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If $$k=\log_2 (\sqrt{9} + \sqrt{5})$$ express $\log_2 (\sqrt{9} - \sqrt{5})$ in terms of $k$.

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Hint: $\log_2(9-5)=\log_2((\sqrt{9}-\sqrt{5})(\sqrt{9}+\sqrt{5}))$ – lemon Aug 24 '14 at 13:23
up vote 2 down vote accepted

Adding the logarithms $\log_2{(\sqrt{9}-\sqrt{5})}$ and $\log_2{(\sqrt{9}+\sqrt{5})}$ we get the following:

$$\log_2{(\sqrt{9}-\sqrt{5})}+\log_2{(\sqrt{9}+\sqrt{5})}=\log_2{(\sqrt{9}-\sqrt{5})(\sqrt{9}+\sqrt{5})}=\log_2{(9-5)}=\log_2{4}=\log_2{2^2}=2 \cdot \log_2{2}=2$$

Knowing that $k=\log_2{(\sqrt{9}+\sqrt{5})}$ we have:


Therefore, $$2=\log_2{(\sqrt{9}-\sqrt{5})}+k \Rightarrow \log_2{(\sqrt{9}-\sqrt{5})}=2-k$$

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Add to both sides the term $\log_2 (\sqrt{9} - \sqrt{5})$, then you have $$ \log_2 (\sqrt{9} - \sqrt{5}) + k = \log_2 (4), $$ so that $$ \log_2 (\sqrt{9} - \sqrt{5}) = 2 - k. $$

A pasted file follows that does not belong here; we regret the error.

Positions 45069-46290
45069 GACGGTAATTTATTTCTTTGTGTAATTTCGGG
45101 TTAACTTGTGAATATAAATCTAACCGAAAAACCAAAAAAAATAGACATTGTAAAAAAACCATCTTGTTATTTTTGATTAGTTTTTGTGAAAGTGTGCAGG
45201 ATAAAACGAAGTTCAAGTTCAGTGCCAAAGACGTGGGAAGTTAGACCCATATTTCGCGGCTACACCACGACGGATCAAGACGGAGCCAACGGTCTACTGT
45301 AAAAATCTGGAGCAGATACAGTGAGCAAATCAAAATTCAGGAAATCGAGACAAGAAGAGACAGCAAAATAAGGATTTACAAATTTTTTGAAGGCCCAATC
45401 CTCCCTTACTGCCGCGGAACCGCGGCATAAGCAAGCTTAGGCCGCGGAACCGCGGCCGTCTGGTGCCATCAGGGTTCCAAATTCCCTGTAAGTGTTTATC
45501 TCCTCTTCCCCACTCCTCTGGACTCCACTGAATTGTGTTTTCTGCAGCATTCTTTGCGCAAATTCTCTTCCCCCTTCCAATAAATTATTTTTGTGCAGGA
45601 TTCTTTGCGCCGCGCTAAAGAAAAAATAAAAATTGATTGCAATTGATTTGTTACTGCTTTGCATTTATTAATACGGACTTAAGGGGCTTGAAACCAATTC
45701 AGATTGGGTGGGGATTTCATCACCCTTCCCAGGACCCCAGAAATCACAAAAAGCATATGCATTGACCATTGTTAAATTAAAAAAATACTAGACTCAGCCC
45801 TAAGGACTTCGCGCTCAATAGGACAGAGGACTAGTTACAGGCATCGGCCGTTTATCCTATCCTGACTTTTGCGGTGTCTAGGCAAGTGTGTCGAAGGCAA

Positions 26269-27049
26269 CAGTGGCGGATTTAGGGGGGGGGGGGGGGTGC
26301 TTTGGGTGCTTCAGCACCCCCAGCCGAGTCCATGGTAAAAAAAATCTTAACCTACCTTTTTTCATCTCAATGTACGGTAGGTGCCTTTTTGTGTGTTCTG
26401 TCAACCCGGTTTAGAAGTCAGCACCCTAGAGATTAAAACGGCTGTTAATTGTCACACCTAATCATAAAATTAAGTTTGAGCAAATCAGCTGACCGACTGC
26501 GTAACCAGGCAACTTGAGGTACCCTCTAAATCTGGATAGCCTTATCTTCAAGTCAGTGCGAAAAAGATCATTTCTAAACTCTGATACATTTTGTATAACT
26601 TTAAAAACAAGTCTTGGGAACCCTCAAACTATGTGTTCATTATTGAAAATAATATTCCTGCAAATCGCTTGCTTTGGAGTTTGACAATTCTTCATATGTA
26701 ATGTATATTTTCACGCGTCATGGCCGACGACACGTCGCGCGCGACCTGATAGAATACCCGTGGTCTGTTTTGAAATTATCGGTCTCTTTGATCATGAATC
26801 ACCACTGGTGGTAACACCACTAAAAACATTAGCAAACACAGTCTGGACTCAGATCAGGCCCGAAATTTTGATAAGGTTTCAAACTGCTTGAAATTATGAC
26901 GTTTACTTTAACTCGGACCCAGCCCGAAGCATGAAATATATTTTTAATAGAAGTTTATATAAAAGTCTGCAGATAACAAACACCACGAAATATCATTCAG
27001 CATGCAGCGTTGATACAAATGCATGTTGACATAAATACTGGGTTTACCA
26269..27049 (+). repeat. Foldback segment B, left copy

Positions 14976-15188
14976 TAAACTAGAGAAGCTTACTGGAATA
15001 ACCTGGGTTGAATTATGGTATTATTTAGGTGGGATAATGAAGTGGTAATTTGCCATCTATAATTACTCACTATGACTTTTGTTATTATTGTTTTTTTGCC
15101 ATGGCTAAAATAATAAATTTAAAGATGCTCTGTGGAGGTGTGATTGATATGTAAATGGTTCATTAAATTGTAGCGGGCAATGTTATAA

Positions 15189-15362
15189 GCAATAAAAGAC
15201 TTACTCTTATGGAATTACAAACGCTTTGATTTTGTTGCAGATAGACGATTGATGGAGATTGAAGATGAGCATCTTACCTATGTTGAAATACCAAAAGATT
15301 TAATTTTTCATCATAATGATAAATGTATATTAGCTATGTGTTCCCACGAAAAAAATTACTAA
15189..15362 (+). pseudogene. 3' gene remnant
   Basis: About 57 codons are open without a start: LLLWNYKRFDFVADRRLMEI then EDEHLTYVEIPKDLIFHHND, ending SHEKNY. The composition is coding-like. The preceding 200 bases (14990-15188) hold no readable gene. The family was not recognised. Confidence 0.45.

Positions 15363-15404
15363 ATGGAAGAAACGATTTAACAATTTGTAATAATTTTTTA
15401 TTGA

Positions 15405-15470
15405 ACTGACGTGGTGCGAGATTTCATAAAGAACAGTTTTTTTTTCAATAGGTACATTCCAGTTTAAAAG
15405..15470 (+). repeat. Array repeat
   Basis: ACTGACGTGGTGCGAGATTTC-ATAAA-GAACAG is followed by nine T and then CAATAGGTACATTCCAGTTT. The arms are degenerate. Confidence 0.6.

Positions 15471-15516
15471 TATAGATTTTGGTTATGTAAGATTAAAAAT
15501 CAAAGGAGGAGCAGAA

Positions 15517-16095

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Add not multiply. – lemon Aug 24 '14 at 13:24
Yuck, what a blunder. Thanks. – Bennett Gardiner Aug 24 '14 at 13:26
The answer from the text book is 2(2-k) – BillyTeo Aug 24 '14 at 13:29
@BillyTeo well the textbook is wrong. – lemon Aug 24 '14 at 13:31
Thank you lemon. – BillyTeo Aug 24 '14 at 13:34

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